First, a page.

We are a commune of inquiring, skeptical, politically centrist, capitalist, anglophile, traditionalist New England Yankee humans, humanoids, and animals with many interests beyond and above politics. Each of us has had a high-school education (or GED), but all had ADD so didn't pay attention very well, especially the dogs. Each one of us does "try my best to be just like I am," and none of us enjoys working for others, including for Maggie, from whom we receive neither a nickel nor a dime. Freedom from nags, cranks, government, do-gooders, control-freaks and idiots is all that we ask for.
Marginally, maybe. Maybe, from being around curious, achievement-oriented, high IQ peers. From that, one might become competitive, inspired, and humbled - if one were not lucky enough to have those qualities in the first place.
Truth is, as I say here ad nauseum, that we don't know what "education" means beyond readin, ritin and rithmatic. A college degree can mean anything and nothing because becoming aware of the world and the world of the past, and the stories and the ideas of the past, cannot be fed. It must be taken. All edumacation is self-edumacation.
I think America would be better off if you could buy an Ivy League diploma online for $39.99 after answering a few questions about calculus, Julius Caesar, and Leonardo.
This cannot be more wrong-headed. First, the elite schools do not, per se, provide good educations. Their faculties are stuffed with superannuated ideologues who use the classroom as a site for rants and rages.
That said, the student body is brilliant, and that is worth a great deal. Although most of the students, brilliant or no, merely drink the socialist Kool Aid, any interaction with some of them is itself good education. The best part of my graduate education at a very good school were my co-students, who taught me much.
Finally, these are the children of the current ruling class The important thing that happens is that the next ruling class networks, makes alliances and friendships and prepares to rule.
An education at an elite school is probably worth the better part of a million dollars. A couple hundred thousand is cheap.
I think Bob Sykes is largely right. Attending an elite university gives one connections. One must have connections to succeed in life. Even the most talented, competent person needs connections to get their foot in the door. Without connections you will be left on the outside, looking in.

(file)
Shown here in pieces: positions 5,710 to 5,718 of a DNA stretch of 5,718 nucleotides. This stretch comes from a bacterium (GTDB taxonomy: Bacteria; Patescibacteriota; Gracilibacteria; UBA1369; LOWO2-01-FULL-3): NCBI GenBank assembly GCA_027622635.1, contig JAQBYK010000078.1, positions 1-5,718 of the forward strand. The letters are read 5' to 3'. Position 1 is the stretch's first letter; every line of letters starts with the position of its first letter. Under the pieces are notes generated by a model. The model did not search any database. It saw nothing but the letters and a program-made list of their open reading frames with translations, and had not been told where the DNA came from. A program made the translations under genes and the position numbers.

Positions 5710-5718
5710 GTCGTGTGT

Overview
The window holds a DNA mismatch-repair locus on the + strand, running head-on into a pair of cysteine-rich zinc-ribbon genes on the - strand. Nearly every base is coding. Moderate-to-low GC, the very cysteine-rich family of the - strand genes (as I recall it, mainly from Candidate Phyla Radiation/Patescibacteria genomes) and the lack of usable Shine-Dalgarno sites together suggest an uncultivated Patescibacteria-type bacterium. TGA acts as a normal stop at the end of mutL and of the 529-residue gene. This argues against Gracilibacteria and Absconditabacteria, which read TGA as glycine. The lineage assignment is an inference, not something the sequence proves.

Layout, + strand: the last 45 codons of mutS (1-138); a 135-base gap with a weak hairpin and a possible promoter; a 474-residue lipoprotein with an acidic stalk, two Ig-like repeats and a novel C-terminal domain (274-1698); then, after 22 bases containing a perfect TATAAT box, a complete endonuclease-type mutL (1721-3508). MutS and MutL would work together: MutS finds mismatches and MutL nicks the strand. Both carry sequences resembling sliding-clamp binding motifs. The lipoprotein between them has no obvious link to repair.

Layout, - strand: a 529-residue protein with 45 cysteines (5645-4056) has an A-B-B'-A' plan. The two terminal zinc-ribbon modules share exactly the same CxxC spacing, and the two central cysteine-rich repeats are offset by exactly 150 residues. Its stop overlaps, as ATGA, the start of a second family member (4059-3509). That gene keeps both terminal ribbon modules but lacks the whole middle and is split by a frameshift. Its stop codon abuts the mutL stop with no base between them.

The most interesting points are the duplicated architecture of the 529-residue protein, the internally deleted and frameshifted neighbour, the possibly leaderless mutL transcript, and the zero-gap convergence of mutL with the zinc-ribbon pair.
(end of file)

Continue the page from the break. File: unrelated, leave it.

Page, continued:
If a kid came to me today and asked me if he should pursue a degree from home online or attend a University, I would advise the latter because of the connections gained.
Connections are critical. Yes you can succeed in life without them, but it is much more difficult without them.
The prestige of the University is a connection, befriending faculty gains connections and getting to know the fellas gains connections.
Look, if you have two kids of equal intelligence and ability that graduate with economics degrees, and one graduates from Princeton and has Paul Krugman for a student adviser and the other graduates from Tumbleweed State with good ol' Dr. Phartwheat for an adviser, who is more likely to get hired by a high powered firm? Connections matter.
In my own case, I was only able to get started in farming in this area, thanks to a beer drinking friend in college. He knew the owner of the farm that I rented and vouched for me. He was my connection. No connection, no farm and my life would be profoundly different today.
I am a big believer in the adage, it is not what you know but who you know that is the route to success for most people.
Look at how it works at the top of Government. Did Gorelick get her job at Fannie because she was qualified? This type of stuff happens everywhere if you look hard enough.
I thought my school was good. Connections, so-so. The wonderful thing for me was to be surrounded by people for the first time who were passionate about learning -- not a big thing even in my high school, which was pretty good for the time and would be considered terrific today.
My school prepared me to be an autodidact for the rest of my life, but gave me a better grounding than I'd have gotten if I'd just waded into everything without guidance from people I respected. It was good to be challenged.